At a recent IT industry event, Kenitra Horsley, the deputy chief information officer and director of enterprise systems at Queens University of Charlotte, a seasoned IT expert with more than 20 years of experience in IT management, was asked how she got a technology leadership role.
Horsley, a black woman, says she felt “blatantly disrespected” for someone questioning how she earned her role as an IT leader in higher education.
At a separate event, she was complimented for being smart. Horsley acknowledges that comment was intended as a compliment yet she believed showed an unconscious bias and that it was perceived as out of the ordinary for a black female to have the knowledge and skills needed to hold such a high-ranking IT position.
“To them, I was an anomaly or somehow different from other women,” Horsley says.
The deputy IT chief at the Charlotte, N.C., university highlights a long-running issue in not just IT, but the overall tech industry— the lack of diversity, particularly the short number of African American and Hispanic technologists in leadership roles.
According to the 2014 Diversity in High Tech Report from the U.S. Equal Employment Opportunity Commission, the percentage of black employees in high-tech industries is 7.4%, while over 13% of the U.S. population is black.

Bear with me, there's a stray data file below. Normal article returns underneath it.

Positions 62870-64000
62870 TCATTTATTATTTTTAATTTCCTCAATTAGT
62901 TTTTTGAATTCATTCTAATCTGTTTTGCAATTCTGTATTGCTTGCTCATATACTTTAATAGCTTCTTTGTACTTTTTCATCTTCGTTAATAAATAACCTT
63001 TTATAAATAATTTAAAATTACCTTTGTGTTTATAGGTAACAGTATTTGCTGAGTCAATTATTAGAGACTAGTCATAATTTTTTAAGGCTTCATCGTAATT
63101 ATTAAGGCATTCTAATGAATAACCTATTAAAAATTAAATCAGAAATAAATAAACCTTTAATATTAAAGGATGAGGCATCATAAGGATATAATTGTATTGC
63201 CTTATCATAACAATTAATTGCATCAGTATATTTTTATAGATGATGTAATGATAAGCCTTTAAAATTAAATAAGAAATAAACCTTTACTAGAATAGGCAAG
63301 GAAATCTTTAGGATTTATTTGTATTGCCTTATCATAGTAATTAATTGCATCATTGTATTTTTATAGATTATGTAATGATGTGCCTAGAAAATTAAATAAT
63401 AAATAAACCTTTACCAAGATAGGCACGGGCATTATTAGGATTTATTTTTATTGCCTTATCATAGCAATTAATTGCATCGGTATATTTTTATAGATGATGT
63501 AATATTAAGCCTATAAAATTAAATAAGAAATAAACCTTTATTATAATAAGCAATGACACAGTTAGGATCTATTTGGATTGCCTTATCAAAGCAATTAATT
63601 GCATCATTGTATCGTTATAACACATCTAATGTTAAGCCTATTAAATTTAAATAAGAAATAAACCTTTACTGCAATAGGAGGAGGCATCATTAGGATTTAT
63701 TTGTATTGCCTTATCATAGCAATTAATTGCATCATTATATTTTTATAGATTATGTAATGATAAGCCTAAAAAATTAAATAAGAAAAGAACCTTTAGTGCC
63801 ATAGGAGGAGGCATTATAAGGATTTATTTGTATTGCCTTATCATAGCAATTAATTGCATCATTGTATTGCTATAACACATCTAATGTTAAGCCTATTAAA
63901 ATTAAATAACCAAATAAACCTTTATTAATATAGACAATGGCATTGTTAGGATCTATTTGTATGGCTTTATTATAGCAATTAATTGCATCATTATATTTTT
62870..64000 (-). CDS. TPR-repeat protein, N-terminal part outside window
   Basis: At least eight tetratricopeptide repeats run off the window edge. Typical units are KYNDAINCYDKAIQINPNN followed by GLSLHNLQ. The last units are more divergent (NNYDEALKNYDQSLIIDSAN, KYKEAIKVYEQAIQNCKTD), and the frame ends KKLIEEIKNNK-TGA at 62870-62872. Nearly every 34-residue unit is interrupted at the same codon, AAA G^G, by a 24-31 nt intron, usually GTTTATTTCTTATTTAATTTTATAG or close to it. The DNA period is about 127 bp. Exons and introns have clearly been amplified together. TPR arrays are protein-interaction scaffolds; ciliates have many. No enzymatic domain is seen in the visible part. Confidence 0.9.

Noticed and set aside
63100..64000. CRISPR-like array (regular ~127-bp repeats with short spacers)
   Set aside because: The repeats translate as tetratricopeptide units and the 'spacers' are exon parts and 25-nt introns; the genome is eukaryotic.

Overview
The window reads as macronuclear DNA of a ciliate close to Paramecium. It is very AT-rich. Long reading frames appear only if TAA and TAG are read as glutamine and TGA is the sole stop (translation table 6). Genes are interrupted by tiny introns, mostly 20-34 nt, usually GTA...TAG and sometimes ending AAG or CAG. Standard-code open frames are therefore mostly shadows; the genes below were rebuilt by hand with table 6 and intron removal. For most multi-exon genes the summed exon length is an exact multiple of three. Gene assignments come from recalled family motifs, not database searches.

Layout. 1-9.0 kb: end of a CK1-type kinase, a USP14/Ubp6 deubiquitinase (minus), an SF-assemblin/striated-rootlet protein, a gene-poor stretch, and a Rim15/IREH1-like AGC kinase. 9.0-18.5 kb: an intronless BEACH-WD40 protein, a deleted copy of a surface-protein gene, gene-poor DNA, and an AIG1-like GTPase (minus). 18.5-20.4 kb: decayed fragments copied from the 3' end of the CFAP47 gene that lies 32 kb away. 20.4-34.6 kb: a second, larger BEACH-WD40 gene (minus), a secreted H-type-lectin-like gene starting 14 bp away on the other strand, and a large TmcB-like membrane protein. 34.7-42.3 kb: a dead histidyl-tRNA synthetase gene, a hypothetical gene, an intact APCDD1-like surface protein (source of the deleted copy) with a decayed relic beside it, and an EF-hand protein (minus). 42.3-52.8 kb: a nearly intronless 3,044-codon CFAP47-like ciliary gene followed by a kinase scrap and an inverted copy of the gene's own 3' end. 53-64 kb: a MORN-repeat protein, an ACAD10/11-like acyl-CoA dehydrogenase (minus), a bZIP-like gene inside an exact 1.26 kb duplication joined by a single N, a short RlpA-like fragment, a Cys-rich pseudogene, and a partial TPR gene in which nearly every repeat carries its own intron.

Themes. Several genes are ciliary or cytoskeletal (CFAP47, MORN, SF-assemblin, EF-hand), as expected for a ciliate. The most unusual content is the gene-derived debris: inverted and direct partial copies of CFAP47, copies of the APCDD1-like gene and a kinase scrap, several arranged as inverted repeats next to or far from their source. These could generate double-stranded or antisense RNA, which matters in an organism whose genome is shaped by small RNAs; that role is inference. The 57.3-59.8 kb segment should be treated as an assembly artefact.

However, the percentage of black executives and managers in the tech industry is even lower, at just 1.92% and 4.12%, respectively. Hispanics account for 3.11% of executives and 4.91% of managers, and Asian Americans make up 10.5% and 12.98%, respectively.
That leaves whites owning 83.31% of executive positions and 76.53% of managerial positions.
According to Horsley, part of the issue is the lack of formal mentoring for BIPOC IT workers from supervisors who look like them.
“So, when there isn’t diversity in the organization, there’s less of a chance for a younger diverse employee to find someone to help them grow and navigate the environment,” she says.
The Next Leaders Fellowship’s goals